April 18, 2024
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April 18, 2024
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We recently observed the fast of Shiva Asar B’Tammuz, which was the start of the three-week period of mourning that leads into the Nine Days and culminates with the fast of Tisha B’Av, commemorating the destruction of the Beit Hamikdash. Of late, and in the last few weeks, there have been too many tragic events in the Jewish community. It’s almost a year since the Pittsburgh massacre and just this morning while writing this article we hear about yet another tragic shooting in front of a synagogue in Miami. So many of us have been directly and indirectly impacted by the heartache and suffering of our brothers and sisters. In the wake of tremendous loss and sadness, we must find a positive way to move forward. We must find meaning through our faith in Hashem and find comfort in one another. As parents and teachers, it is also incumbent upon us to model a holistic approach to wellness that supports emotional, mental and spiritual strength and well-being. In this way we can support growth of our children and provide tools to succeed in many facets of life. While we don’t make the plan, we have to follow it, regardless of what tests we are challenged by in life.

Thoughtful understanding and a deep appreciation of your children and loved ones will help cultivate their inner strength, and belief in themselves, as they face distressing situations in life. Each and every person is a world unto himself/herself, and when we speak with others, we are tapping into their world. Having the interest and patience to listen will undoubtedly help us become better attuned to our loved ones and connect on a deeper and more meaningful level. It goes beyond just being a mensch, it is about genuinely caring for each other.

Let’s face it, we’re all busy, aren’t we? So, maybe start by dedicating time to show that you care, not just about an isolated story someone wants to tell you, but about who they are. Be the person in their life who can’t wait to hear about everything, and truly listen. Communicate about the big things and the little things—but especially the little things! The key is not to just ask about their day and be done, but to probe a little deeper to better understand their thoughts, impressions and feelings. This deeper level of conversation helps you better understand the individual—their likes, dislikes, needs, wishes, challenges and hopes. In life, as in education, it should always be about empowering, enabling and caring, because those are tools that help others succeed and thrive.

In addition to speaking with those you care about, try to read them. Pay attention to body language and facial expressions, take cues from intonation as they speak, notice when they smile and when they frown. This mindfulness helps us remain engaged and cultivate a deeper connection, which leads to mutual growth, trust and reflection.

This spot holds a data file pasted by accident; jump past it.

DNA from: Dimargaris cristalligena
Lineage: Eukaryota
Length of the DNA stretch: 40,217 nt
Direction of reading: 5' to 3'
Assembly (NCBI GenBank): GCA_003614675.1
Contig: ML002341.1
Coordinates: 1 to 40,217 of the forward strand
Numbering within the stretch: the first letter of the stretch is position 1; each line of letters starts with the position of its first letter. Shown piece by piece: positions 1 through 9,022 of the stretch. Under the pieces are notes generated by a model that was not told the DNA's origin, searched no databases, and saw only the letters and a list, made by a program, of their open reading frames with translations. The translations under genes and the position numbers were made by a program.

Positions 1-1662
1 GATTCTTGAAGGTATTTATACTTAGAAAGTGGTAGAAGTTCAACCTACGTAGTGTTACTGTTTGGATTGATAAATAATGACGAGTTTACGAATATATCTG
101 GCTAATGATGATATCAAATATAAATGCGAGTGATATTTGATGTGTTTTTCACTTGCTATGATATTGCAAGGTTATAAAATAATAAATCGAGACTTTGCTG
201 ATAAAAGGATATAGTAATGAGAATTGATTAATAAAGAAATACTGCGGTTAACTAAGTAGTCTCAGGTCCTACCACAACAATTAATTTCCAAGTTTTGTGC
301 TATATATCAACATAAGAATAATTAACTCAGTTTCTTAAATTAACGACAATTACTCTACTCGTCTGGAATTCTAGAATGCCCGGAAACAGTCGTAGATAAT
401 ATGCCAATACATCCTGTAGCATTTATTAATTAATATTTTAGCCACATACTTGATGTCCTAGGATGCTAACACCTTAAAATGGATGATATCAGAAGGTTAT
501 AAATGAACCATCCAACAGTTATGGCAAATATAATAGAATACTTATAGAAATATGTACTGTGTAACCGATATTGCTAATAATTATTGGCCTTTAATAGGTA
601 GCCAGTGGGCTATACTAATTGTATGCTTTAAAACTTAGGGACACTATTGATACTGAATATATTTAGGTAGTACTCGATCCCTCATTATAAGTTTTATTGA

As a teacher, I am privileged and challenged with this on a much larger scale than most. Each and every student should be taught based on their unique needs and learning style. This can be enhanced when a genuine personal connection is made. Remaining consistently engaged and present is not always easy; in fact, there are times that it is downright daunting. However, with great effort comes great reward and it is truly rewarding to see a child feel happy,

successful, understood and at peace. It is truly rewarding to see the people in your life feeling proud and more confident because they know that someone genuinely cares for them. You can be that person. You can be the one to make a difference in someone’s life and help spread happiness and positivity during times of challenge, turmoil or sadness.

This article is dedicated to the memory of Eli Orbach, Eliyahu Mordecai ben Gershon Henoch, z”l. He exemplified all that is positive in life. He made each person he encountered in life feel that they mattered. He cared enough to not only ask questions, but also listen to answers with genuine interest. May we all be zoche to have teachers, friends and family in our lives that demonstrate these traits.

By Tamar Hardy


Tamar Hardy has been teaching for 13 years and currently runs a private practice as a reading specialist. She holds multiple master’s degrees in special education and is a certified Wilson Dyslexia Practitioner. Tamar lives in Fair Lawn and can be reached at [email protected].

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